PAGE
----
Once I aborted plans to split Phoebe’s second chassis design into top and bottom decks, most of the workload was concentrated into a main backbone structure that will support all three wheels – two motorized driven wheels and one caster wheel. It will also support the battery, which is the heaviest single component, and the scanning LIDAR unit salvaged from a Neato robot vacuum.
Aside from their size and weight, the common thread with these components is that I don’t expect them to change very much in Phoebe’s future. They are all of the core components of a TurtleBot: differential-drive for mobility and a LIDAR to sense its surroundings. If either of those primary items change, it’s really an entirely different robot and no longer an iteration of Phoebe.
What I do expect to evolve at a much higher rate are the electronics that will control the motors and read the sensors (both motor encoder and LIDAR.) They will be mounted on a separate electronics equipment tray which will be mounted to the front end of chassis 2 backbone. More detail on that later.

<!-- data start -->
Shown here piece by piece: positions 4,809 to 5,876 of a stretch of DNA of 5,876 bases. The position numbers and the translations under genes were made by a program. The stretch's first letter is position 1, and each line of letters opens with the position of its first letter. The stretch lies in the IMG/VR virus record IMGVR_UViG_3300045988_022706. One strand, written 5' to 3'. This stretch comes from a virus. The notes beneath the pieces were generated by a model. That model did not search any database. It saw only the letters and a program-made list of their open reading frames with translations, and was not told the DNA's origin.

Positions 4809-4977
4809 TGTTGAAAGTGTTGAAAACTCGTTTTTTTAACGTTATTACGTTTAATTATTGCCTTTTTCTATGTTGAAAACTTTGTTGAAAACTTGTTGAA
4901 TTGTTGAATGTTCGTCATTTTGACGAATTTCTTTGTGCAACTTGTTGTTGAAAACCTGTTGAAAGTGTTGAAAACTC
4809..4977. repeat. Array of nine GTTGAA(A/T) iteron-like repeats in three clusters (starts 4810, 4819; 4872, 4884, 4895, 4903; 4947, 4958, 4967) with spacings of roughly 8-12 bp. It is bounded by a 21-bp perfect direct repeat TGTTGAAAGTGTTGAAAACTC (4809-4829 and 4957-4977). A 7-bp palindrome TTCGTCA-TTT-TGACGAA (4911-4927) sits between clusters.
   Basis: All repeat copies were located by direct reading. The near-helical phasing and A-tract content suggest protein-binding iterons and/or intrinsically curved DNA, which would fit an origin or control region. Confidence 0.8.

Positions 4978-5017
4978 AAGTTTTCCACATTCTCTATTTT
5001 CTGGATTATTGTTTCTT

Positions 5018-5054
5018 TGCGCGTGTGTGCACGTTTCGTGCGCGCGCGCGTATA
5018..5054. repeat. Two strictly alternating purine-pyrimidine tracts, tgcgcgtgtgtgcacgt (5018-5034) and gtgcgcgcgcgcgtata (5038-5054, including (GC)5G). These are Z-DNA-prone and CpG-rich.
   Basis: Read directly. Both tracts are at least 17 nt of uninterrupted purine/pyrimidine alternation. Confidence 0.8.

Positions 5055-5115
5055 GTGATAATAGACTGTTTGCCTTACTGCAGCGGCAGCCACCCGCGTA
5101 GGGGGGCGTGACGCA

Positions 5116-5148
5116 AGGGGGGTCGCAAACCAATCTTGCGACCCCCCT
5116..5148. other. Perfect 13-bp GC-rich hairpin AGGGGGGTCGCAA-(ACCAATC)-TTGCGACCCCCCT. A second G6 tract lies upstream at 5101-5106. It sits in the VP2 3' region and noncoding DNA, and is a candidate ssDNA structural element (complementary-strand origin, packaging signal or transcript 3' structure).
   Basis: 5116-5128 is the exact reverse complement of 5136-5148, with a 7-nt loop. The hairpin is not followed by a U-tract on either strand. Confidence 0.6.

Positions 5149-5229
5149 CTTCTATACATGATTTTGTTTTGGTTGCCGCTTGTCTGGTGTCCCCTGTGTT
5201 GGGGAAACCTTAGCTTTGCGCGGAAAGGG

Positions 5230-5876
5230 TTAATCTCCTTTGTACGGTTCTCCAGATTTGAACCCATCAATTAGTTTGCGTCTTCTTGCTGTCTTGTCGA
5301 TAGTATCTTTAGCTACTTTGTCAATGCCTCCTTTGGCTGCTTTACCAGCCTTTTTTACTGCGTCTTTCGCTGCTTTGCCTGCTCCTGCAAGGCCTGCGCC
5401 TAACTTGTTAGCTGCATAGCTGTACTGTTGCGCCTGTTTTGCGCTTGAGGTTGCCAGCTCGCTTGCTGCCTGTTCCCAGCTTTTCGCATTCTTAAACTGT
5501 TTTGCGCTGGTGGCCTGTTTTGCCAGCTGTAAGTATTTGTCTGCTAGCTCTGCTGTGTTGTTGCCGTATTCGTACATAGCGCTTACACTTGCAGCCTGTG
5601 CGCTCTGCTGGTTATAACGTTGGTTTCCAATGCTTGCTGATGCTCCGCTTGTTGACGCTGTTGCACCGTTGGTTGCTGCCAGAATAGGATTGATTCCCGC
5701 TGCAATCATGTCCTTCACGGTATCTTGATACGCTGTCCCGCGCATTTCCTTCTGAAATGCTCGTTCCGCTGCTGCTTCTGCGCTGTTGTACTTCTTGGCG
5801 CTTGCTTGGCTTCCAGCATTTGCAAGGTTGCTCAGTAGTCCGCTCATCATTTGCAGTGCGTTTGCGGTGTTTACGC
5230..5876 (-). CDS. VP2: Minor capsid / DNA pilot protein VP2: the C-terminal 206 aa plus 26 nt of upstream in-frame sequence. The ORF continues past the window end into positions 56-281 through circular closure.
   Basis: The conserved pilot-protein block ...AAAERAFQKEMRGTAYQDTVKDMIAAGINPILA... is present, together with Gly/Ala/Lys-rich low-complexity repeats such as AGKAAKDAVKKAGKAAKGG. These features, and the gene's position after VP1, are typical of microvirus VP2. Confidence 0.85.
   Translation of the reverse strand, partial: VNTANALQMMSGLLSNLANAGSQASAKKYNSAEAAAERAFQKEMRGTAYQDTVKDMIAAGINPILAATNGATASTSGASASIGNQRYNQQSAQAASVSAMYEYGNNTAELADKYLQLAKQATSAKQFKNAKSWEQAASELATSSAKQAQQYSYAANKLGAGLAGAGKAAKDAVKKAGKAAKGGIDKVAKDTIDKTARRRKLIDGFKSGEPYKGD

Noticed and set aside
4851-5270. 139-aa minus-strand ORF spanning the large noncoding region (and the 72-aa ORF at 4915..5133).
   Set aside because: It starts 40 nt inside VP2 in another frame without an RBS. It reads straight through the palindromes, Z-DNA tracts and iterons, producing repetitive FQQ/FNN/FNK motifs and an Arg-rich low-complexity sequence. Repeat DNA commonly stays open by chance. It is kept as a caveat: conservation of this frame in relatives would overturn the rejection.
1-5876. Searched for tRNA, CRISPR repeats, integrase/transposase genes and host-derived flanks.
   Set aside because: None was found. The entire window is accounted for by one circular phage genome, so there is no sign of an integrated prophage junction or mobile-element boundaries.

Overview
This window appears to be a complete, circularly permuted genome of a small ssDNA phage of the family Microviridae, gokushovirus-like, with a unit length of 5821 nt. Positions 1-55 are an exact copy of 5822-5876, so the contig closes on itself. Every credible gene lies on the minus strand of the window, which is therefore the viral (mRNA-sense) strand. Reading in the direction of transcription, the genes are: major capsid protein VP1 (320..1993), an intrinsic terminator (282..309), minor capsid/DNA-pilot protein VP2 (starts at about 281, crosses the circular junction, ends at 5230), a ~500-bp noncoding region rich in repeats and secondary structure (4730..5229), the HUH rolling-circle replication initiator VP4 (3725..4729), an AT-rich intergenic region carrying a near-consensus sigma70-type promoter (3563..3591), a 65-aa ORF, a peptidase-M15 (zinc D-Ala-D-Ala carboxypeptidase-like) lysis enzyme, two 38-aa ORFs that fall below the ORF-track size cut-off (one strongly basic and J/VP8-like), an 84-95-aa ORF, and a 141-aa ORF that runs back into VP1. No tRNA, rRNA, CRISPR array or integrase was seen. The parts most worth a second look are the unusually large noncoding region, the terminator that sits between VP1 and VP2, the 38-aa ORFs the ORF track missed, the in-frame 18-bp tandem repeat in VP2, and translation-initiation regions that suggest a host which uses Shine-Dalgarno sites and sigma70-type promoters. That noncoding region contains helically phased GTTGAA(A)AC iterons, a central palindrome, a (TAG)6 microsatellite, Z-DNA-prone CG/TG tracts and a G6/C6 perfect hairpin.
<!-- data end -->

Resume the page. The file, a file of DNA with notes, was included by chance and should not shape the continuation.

For rigidity I had planned to make everything a single piece, but I wasn’t able to figure out a good way to make a 3D-printable structure that can support the LIDAR module above the motors and still leave enough space for those motors to be installed. So the LIDAR front support became a separate C-shaped piece that is clipped onto the backbone after motors are installed.
Other than that concession to practicality, Phoebe’s new backbone is a single rigid structure that links all wheels together and supports everything except the electronics. Once I had all the major connection points sketched out, I put effort into aesthetics design and making the backbone look more like one smoothly blended and integrated unit. The arch connecting all three wheels reminded me of a similar arch aboard Star Trek: The Next Generation‘s Enterprise-D bridge. (It held computer displays for the officers on duty standing behind Captain Picard.)
Printing this design requires support structures for that arch, and took over 8 hours to print. (Plus another half hour for the separate C-shaped clip.) I’m pleased with the results and, as expected, it has held up well through multiple iterations of the electronics tray.
(Cross-posted to Hackaday.io)